Two things happen when cold weather hits. First, everyone scrambles for their coziest coats, sweaters and scarves — and then they buckle in for cold and flu season.
The average adult will have about two to three colds per year and a record-breaking 900,000 Americans were hospitalized from the flu in 2017 — which means preparation is key for getting through the winter months unscathed.
Beyond getting your flu shot, guzzling water, washing your hands frequently, and getting enough sleep, there are a few increasingly popular alternative methods for combatting cold and flu symptoms — and keeping it at bay in the first place.
High on the list you'll find elderberry, a fruit that comes from a medicinal plant and has become buzzy in recent years. The berry was dubbed “the new kid on the block” in Pinterest’s 2019 annual report about popular health and wellness trends.
According to the report, searches for recipes using elderberries were up by 685 percent — but you can also find the fruit in tons of products on the market, including eldeberry syrup, gummies, and tea.
So, can elderberry really help stave off a nasty cold? Here’s everything you need to know about the health benefits of the purple berries.
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What is an elderberry — and what are its health benefits?
Small and round like a blueberry, the elderberry is a dark purple fruit produced by the elder tree, says Whitney English, MS, RDN, a dietitian and certified personal trainer in Los Angeles. The tree is native to Europe, but widely grown throughout North America, Asia, and Northern Africa.
“Elderberries are rich in anthocyanins, phytochemicals commonly found in purple and blue fruits that may possess anti-cancer properties and can be beneficial for cardiovascular and cognitive health,” she explains. “They're also high in vitamin C, B6, and iron.”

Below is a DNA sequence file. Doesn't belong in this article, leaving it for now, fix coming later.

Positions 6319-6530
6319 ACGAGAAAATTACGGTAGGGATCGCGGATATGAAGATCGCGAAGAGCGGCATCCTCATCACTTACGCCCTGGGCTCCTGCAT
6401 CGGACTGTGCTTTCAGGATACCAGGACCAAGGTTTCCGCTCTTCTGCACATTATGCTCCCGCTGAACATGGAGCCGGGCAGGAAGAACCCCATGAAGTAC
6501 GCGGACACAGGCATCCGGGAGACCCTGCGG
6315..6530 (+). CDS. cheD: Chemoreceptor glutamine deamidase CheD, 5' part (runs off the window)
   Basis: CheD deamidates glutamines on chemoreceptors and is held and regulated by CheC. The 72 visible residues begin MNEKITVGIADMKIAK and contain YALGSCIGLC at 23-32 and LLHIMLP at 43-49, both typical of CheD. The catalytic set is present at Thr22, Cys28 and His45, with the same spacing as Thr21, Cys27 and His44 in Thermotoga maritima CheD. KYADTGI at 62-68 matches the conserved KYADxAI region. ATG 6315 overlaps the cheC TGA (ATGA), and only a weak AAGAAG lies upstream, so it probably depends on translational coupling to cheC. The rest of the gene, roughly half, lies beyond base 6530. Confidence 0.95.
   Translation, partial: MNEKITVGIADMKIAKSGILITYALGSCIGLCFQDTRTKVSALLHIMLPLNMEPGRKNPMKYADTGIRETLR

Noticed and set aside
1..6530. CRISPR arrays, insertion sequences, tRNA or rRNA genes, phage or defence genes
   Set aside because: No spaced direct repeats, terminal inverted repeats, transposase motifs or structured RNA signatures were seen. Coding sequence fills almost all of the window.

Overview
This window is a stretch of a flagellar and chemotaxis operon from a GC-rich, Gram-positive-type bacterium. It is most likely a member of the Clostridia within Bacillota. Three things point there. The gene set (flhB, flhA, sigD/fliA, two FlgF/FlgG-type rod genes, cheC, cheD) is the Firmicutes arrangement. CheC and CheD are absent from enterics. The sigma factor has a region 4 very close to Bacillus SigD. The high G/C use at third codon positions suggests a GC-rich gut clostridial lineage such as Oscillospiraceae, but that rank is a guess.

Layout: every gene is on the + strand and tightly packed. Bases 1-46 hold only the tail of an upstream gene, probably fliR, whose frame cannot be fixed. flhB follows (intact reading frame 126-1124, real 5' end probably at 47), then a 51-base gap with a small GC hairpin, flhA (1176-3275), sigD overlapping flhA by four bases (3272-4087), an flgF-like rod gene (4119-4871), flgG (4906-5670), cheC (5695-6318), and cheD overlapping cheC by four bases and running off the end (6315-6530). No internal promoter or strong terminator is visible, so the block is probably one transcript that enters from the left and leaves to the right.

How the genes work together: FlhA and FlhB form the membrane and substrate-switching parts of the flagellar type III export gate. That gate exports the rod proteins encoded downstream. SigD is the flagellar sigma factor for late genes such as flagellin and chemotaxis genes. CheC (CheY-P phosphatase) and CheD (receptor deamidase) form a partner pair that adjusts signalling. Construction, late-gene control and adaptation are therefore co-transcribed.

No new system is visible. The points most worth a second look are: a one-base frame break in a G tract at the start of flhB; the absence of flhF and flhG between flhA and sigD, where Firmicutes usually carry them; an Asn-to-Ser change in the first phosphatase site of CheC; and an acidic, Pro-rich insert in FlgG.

Despite its recent surge in popularity, elderberry has been used as medicine for thousands of years. Fun fact? Hippocrates, the ancient Greek physician who was known as the “father of medicine," referred to the plant as his “medicine chest."
Can elderberry help prevent — or shorten — a cold?
Some swear by elderberry as a method for preventing sickness, while others — docs included — say it’s their first line of defense when they feel something coming on.
“Elderberry is one of my go-to favorites this time of year,” says Myles Spar, M.D., chief medical officer of Vault Health. “Its anti-inflammatory properties have been shown to reduce flu-like symptoms and to reduce the duration of the flu by up to 50 percent.”
No matter the form of elderberry supplementation you choose (although Dr. Spar points out elderberry syrup has been studied the most), you’ll want to be consistent with it — he recommends setting those alarms and taking it a whopping four times per day.
“It’s not a one-time quick fix,” he says, adding that, while taking elderberry once or twice a day may have some benefits, "it won't nearly be as impactful" as loading up.
“I would take elderberry at the first sign of an upper respiratory infection — ideally within the first 24 hours — to nip anything bewing in the bud,” Dr. Spar says. Continue supplementing with elderberry until your symptoms have subsided, he says.
One study showed that participants who took a dose of elderberry syrup four times a day (and within 48 hours of feeling sick) saw a reduction in their symptoms and there's some evidence that elderberry can also be preventative. In a 2016 study published in Nutrients, travelers who took elderberry capsules ten days before flying overseas experienced an average two-day decrease in cold duration and also a noticeable reduction in cold symptoms. (Still, it’s important to note that elderberry syrup should not be considered a substitute for a flu shot.)
Since there are no side effects of taking elderberry, you may want to start taking it before you have any symptoms to “start building up your immune system," Dr. Spar says.
Where can I find elderberry supplements?
If you like to flex your DIY muscles every now and then, there are plenty of recipes that you can try at home, including elderberry syrup and elderberry gummies. (Note: Both recipes are made using dried elderberries, which are toxic when uncooked, so don’t pop those babies in while preparing.)
Luckily, you can also find elderberry supplements easily at your local pharmacy and online, in the form of syrup, lozenges, gummies, and capsules. Here, a few options with the highest Amazon reviews: